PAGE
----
“The South Coast has been described as ‘like a war zone’ and that’s a good description,” said firefighter Shane Bradford.

Mr Bradford, NSW Fire and Rescue Station Commander at Narrabri, and four Narrabri team members returned on Sunday from the catastrophic fires after five days at Nowra and other southern fire grounds.

Mr Bradford described scenes of massive damage, burned out town and farm houses, vehicles and thousands of hectares of land.

A second Narrabri strike team left to join the bushfire battle on Sunday and a third team is on standby. The Narrabri teams joined firefighters from across NSW, interstate and overseas at the firefronts.

The first Narrabri strike team left on December 31, driving fire fighting appliances to Nowra and were relieved by the second crew at Canberra Airport on Sunday before flying back to Tamworth aboard a RAAF Spartan transport aircraft.

It has been a hot, hard and busy week for Narrabri firefighters – and hundreds of others – battling the south coast bushfires.

Firefighters and support staff have been working from dawn to past midnight each day.

The first team of four Narrabri NSW Fire and Rescue members, Shane Bradford, Gavin Hanna, James Neely and Jock Small left for the south coast on December 31. Jason Anderson, Clayton Browning and Luke Morgan were the second contingent which flew out from Tamworth on Sunday aboard a RAAF Spartan transport, and are expected to return on Friday or Saturday.

A third Narrabri team may also be rotated to the fires as part of the North West deployment.

“We drove our appliances to the Sydney Fire and Rescue training centre on December 31 and were deployed next day, driving down to the Nowra area and the Jindabyne and Thredbo areas,” said Station Commander Shane Bradford.

The first Narrabri crew were accommodated at HMAS Albatross, the navy base at Nowra and others at motels in Jindabyne.

“We had five appliances from the zone, Tamworth, West Tamworh, Armidale, Narrabri and Inverell,” said Commander Bradford.

“We split up and some of the teams went to the Jindabyne and Thredbo areas and we were up around Nowra.”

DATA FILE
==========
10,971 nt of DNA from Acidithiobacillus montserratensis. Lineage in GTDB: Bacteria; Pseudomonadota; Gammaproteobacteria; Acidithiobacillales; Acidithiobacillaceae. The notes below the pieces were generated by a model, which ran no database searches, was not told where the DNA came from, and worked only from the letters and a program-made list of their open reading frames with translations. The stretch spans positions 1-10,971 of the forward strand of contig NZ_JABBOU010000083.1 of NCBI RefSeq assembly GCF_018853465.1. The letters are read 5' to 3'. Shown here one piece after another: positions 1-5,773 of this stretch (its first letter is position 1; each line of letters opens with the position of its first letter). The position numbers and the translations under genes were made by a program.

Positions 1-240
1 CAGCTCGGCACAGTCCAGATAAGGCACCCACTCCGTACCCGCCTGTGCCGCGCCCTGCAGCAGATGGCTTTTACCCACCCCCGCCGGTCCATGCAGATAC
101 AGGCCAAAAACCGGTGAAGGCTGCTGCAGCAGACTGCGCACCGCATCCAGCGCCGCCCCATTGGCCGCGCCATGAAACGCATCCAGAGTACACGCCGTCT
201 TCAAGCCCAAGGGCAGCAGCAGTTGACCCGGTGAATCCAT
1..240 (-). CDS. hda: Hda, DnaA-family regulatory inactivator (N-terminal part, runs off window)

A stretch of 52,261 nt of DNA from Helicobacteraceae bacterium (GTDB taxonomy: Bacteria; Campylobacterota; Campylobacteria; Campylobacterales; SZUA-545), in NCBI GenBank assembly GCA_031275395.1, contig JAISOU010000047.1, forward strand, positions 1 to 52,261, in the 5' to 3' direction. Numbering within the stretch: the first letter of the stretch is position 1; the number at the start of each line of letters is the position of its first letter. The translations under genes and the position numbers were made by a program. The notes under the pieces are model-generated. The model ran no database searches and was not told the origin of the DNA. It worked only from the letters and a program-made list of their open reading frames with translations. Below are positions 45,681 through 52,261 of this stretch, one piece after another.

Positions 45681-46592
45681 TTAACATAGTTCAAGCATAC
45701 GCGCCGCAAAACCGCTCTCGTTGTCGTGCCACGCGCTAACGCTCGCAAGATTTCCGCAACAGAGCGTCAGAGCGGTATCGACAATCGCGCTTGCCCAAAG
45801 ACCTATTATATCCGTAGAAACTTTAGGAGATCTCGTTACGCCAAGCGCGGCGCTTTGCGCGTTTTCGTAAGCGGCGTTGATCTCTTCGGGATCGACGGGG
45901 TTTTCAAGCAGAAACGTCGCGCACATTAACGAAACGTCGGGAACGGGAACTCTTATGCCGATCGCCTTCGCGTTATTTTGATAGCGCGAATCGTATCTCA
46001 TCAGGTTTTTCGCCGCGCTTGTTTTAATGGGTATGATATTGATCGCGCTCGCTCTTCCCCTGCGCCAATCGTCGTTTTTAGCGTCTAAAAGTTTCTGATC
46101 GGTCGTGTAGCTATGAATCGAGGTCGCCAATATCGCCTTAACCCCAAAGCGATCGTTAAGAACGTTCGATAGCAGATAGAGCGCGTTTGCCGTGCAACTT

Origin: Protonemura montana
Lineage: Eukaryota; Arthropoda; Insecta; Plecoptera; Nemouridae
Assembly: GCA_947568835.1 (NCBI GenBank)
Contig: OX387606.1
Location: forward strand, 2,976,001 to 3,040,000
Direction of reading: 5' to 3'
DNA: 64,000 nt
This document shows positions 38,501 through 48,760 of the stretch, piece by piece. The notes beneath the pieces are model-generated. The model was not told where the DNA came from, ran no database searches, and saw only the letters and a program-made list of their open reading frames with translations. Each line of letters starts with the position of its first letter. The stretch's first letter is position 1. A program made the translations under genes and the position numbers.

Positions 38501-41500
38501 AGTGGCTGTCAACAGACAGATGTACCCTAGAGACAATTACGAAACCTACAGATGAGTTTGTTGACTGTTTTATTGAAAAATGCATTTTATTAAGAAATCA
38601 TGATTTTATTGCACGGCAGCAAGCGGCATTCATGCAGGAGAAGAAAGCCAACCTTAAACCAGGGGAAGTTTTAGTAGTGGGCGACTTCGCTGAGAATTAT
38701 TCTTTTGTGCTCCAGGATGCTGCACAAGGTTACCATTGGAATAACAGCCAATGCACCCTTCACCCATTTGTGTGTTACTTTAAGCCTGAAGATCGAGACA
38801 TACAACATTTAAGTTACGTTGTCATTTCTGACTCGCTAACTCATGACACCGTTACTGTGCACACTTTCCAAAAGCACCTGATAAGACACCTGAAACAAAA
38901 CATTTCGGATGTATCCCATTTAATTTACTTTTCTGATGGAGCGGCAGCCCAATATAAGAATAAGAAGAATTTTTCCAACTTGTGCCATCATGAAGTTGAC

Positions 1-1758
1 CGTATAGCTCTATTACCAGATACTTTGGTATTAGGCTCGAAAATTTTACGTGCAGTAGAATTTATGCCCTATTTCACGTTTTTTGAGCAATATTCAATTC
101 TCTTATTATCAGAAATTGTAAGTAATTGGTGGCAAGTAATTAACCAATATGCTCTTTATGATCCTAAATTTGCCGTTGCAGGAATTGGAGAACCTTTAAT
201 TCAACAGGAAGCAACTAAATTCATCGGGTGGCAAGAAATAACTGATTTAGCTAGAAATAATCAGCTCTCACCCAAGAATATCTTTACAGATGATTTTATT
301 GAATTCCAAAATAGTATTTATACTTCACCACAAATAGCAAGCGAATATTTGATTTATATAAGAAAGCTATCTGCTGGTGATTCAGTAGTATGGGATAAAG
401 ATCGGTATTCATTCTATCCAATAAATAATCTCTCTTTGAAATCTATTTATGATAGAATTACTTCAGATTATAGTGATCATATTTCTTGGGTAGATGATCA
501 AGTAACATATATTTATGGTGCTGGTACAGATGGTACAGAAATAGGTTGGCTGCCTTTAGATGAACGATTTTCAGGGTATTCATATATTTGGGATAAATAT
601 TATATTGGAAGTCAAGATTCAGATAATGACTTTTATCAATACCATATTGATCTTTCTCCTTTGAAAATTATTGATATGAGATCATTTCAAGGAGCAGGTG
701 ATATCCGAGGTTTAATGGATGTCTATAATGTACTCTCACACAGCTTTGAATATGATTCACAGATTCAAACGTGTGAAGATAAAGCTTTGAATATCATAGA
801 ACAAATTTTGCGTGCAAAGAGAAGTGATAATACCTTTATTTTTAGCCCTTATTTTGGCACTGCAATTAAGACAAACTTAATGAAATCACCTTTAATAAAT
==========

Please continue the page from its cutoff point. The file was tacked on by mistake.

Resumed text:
The campaign is seeing a massive, ongoing deployment of personnel, ground equipment and aircraft.

“NSW Fire and Rescue had numerous strike teams down there” said Commander Bradford.

“Our principal role was property protection, so when the fire came we had trucks in there to try and save houses and sheds and businesses. Some could be saved and some couldn’t depending on the winds.

“On Saturday it was a big day, and we lost many houses. They were very erratic fire conditions. We experienced pyrocumulonimbus clouds, when the fire creates its own storm cell with its own lightning, some light rain, strong winds. The problem is the unpredictable wind – it throws the fire front in different directions.

“Firefighters are preparing to defend in one direction and all of a sudden the fire front changes and you are defending on a number of sides, fighting break outs, embers going everywhere, new spot fires starting kilometres from where firefighters are, showering people with embers.

“We receive warnings over the radio to tell us the pyrocumulonimbus clouds are forming. These massive storm cells create really big problems for firefighting” he said.

The level of destruction has been staggering.

“There is a lot of devastation down there,” said Commander Bradford. “It’s like a war zone – that’s the only way it can be described.

“Driving along you will see a group of houses and the next three or four are on fire or burned. Firefighters couldn’t be everywhere at once and resources were stretched.

“It is going to be a long campaign.”

After working on the fires for the week, the first Narrabri crew was to change over to the second.

“A RAAF Spartan was to pick up our boys from Narrabri, Tamworth and Armidale, at Tamworth airport and fly them to Cooma airport,” said Commander Bradford.

“Next morning our team drove a circuitous four and a half hour trip, bypassing closed roads to get to Cooma airport. By the time we got there the RAAF couldn’t land the Spartan even after three attempts because of the smoke – they couldn’t see the airstrip.

“Then we backtracked our vehicles to Canberra airport and changed the Narrabri crews at the airport.

“They got off the Spartan and we got on and flew back to Tamworth. The new crew drove the trucks back to the fire grounds in the Jindabyne area where they will be for the next week.”

Dense smoke has made air navigation over the fire areas difficult.

“They couldn’t get aircraft in because of the smoke,” said Commander Bradford. The whole coastline was blanketed – you could not see 100 metres.

“We drove through towns and saw cars, no matter what colour they were, but all black because of the layer of ash over everything which was followed by light rain covering the roads, the cars, the grass.”

A further deployment from Narrabri is on standby and may leave from Narrabri at the weekend. The fire fighting campaign may go on for weeks yet.

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